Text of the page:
Circulating microRNAs in head and neck cancer: a scoping review of methods

AbstractCirculating microRNAs have been described as head and neck cancer biomarkers in multiple anatomical subsites including the oral cavity, nasopharynx, larynx, salivary glands and the skin. While there is an expanding volume of published literature showing the significance of individual or panels of microRNAs, the clinical validation of candidate biomarkers is lacking. The various methods used to collect, store, process and interpret these microRNAs are likely introducing bias and contributing to the inconsistent results. A systematic scoping review was conducted using PRISMA standards to identify published English literature between 2007 and 2018. Pubmed and EMBASE databases were searched using specific keyword combinations related to head and neck cancer, circulating samples (whole blood, plasma or serum) and microRNA. Following the title and abstract review, two primary authors appraised the articles for their suitability to include in the review based on the detail of methodological descriptions. Thirty suitable articles were identified relating to nasopharyngeal carcinoma, oral cavity, oropharyngeal and laryngeal squamous cell carcinoma as well as primary salivary gland malignancies. Comprehensive methodological analysis identified poor reporting of detailed methodology, variations in collection, storage, pre-processing, RNA isolation and relative quantification including normalisation method. We recommend standardising the pre-processing, RNA isolation, normalisati...
Source: Clinical and Experimental Metastasis - Category: Cancer & Oncology Source Type: research

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AbstractHead and neck cancers, including those of the lip and oral cavity, nasal cavity, paranasal sinuses, oropharynx, larynx and nasopharynx represent nearly 700,000 new cases and 380,000 deaths worldwide per annum, and account for over 10,000 annual deaths in the United States alone. Improvement in outcomes are needed for patients with recurrent and or metastatic squamous cell carcinoma of the head and neck (HNSCC). In 2016, the US Food and Drug Administration (FDA) granted the first immunotherapeutic approvals – the anti-PD-1 immune checkpoint inhibitors nivolumab and pembrolizumab – for the treatment of pa...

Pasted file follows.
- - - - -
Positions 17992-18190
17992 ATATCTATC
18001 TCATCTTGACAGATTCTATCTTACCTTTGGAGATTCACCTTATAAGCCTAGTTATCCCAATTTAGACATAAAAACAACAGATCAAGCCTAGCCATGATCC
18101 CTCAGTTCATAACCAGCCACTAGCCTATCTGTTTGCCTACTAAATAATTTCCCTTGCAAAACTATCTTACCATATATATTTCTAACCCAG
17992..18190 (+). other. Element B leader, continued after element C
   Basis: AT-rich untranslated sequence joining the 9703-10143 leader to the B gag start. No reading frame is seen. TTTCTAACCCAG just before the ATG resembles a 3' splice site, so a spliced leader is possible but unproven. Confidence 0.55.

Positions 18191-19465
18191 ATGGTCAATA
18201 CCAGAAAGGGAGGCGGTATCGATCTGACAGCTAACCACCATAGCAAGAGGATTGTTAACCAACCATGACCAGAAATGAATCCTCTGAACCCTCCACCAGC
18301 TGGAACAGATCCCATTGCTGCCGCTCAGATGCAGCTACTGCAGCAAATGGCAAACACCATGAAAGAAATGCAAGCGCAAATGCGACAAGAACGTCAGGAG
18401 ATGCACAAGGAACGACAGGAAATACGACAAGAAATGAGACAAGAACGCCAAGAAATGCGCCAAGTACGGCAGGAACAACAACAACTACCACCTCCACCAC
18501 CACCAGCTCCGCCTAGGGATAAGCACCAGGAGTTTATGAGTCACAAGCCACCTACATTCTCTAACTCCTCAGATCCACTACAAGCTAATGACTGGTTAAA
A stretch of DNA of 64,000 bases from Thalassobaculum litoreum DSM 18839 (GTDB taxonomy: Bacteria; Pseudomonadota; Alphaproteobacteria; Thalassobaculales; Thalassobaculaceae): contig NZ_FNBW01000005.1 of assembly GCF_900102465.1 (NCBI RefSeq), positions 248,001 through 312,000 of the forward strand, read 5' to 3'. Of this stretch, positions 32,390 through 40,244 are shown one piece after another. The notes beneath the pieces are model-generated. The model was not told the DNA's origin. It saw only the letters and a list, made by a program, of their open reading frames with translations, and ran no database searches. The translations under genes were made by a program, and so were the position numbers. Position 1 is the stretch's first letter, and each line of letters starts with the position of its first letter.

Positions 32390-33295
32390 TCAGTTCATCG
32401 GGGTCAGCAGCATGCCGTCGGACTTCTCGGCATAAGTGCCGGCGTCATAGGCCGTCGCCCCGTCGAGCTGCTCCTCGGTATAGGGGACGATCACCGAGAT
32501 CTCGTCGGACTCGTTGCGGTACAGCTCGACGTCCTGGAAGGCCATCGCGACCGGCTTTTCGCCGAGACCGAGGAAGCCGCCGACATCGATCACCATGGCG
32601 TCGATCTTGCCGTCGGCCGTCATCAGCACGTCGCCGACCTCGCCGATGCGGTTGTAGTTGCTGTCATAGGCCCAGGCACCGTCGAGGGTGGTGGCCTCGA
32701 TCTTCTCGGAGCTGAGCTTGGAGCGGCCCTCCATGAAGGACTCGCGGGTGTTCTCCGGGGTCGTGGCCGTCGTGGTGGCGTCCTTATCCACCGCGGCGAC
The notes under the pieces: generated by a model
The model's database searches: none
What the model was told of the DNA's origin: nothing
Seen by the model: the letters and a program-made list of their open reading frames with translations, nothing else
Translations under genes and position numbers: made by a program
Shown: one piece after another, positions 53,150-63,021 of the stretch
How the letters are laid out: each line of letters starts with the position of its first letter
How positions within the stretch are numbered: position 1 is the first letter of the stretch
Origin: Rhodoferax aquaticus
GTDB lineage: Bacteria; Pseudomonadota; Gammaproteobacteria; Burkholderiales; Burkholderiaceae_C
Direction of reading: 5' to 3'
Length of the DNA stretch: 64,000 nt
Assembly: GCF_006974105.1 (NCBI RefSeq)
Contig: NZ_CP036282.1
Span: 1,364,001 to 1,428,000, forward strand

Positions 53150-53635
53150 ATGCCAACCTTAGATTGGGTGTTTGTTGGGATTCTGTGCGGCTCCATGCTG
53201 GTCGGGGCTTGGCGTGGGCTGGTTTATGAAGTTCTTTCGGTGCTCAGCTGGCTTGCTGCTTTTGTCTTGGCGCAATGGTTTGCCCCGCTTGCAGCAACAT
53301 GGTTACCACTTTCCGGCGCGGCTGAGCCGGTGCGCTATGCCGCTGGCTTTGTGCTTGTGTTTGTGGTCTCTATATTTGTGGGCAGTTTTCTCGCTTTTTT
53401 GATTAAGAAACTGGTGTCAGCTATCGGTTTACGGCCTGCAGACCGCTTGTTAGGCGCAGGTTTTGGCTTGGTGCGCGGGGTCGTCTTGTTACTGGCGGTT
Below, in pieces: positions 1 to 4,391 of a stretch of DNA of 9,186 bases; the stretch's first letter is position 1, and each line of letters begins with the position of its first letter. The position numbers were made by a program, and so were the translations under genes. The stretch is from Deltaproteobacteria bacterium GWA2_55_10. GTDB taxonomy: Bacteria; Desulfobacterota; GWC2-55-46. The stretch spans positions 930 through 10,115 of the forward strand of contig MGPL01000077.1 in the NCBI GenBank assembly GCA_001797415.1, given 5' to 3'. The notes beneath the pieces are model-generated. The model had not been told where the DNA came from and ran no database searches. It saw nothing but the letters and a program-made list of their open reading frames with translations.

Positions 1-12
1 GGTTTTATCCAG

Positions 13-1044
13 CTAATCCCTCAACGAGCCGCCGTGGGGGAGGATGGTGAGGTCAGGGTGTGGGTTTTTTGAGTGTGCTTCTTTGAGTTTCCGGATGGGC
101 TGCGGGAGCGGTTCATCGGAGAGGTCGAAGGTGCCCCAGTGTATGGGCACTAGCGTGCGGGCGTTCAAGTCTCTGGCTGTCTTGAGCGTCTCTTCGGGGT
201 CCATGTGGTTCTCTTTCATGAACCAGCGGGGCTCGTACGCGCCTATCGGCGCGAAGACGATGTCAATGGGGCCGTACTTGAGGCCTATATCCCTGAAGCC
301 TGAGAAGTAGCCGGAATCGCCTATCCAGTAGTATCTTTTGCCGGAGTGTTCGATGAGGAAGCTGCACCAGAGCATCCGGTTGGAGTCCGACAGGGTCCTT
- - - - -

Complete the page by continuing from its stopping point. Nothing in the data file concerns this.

Source: Journal for Immunotherapy of Cancer - Category: Cancer & Oncology Source Type: research
This article is a continuation of the “Do You Know Your Guidelines” series, initiated by the Education committee of the American Head and Neck Society. Treatment guidelines for advanced head and neck squamous cell carcinoma are reviewed here, including the critical roles of radiotherapy, chemotherapy, and the recent application of immunotherapy agents. We will be limiting this discussion to include cancers of the oral cavity, oropharynx, hypopharynx, and larynx. It should be noted that much of the article pertains to human papillomavirus (HPV)‐negative oropharyngeal cancer where applicable, as HPV‐positive ...
Source: Head and Neck - Category: ENT & OMF Authors: Tags: PRACTICE GUIDELINES Source Type: research
Conclusion HPV-positive HNSCC in the veteran population has a significantly improved prognosis relative to similarly staged patients with HPV-negative disease. This study demonstrates that the primary treatment modality – chemoradiation, radiation therapy, or surgery – does not impact overall survival among veterans with HPV-positive HNSCC.
Source: American Journal of Otolaryngology - Category: Endocrinology Source Type: research
Conclusion Concurrent chemoradiotherapy using weekly cisplatin at 40mg/m2 per week is an effective, well tolerated regimen allowing most patients to receive at least 5 cycles of chemotherapy. However, a phase III randomized control trial comparing the standard dose of 100mg/m2 cisplatin tri-weekly with a weekly regimen is needed to establish the long term clinical outcome. [...] Thieme Publicações Ltda Rio de Janeiro, BrazilArticle in Thieme eJournals: Table of contents  |  Abstract  |  open access Full text